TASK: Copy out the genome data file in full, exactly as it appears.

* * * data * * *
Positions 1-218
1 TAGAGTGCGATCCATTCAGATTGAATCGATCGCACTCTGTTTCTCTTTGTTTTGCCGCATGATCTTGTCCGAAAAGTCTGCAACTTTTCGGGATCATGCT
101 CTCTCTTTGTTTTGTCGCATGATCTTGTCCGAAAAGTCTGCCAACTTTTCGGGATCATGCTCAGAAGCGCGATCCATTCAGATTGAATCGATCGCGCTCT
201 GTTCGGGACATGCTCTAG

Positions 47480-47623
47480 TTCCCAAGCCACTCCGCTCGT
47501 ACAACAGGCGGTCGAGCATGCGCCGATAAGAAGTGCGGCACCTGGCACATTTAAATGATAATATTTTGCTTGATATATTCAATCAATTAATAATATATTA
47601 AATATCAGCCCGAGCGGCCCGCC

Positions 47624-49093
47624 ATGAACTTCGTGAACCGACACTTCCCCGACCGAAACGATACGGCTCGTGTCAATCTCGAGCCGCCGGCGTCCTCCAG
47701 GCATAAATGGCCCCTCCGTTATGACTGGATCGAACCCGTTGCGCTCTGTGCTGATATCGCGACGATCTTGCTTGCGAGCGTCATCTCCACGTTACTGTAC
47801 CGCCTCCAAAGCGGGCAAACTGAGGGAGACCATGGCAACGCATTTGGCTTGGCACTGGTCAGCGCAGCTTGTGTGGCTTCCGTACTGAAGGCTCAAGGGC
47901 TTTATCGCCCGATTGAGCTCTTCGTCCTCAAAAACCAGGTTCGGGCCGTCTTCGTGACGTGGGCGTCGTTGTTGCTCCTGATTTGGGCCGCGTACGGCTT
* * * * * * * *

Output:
Positions 1-218
1 TAGAGTGCGATCCATTCAGATTGAATCGATCGCACTCTGTTTCTCTTTGTTTTGCCGCATGATCTTGTCCGAAAAGTCTGCAACTTTTCGGGATCATGCT
101 CTCTCTTTGTTTTGTCGCATGATCTTGTCCGAAAAGTCTGCCAACTTTTCGGGATCATGCTCAGAAGCGCGATCCATTCAGATTGAATCGATCGCGCTCT
201 GTTCGGGACATGCTCTAG

Positions 47480-47623
47480 TTCCCAAGCCACTCCGCTCGT
47501 ACAACAGGCGGTCGAGCATGCGCCGATAAGAAGTGCGGCACCTGGCACATTTAAATGATAATATTTTGCTTGATATATTCAATCAATTAATAATATATTA
47601 AATATCAGCCCGAGCGGCCCGCC

Positions 47624-49093
47624 ATGAACTTCGTGAACCGACACTTCCCCGACCGAAACGATACGGCTCGTGTCAATCTCGAGCCGCCGGCGTCCTCCAG
47701 GCATAAATGGCCCCTCCGTTATGACTGGATCGAACCCGTTGCGCTCTGTGCTGATATCGCGACGATCTTGCTTGCGAGCGTCATCTCCACGTTACTGTAC
47801 CGCCTCCAAAGCGGGCAAACTGAGGGAGACCATGGCAACGCATTTGGCTTGGCACTGGTCAGCGCAGCTTGTGTGGCTTCCGTACTGAAGGCTCAAGGGC
47901 TTTATCGCCCGATTGAGCTCTTCGTCCTCAAAAACCAGGTTCGGGCCGTCTTCGTGACGTGGGCGTCGTTGTTGCTCCTGATTTGGGCCGCGTACGGCTT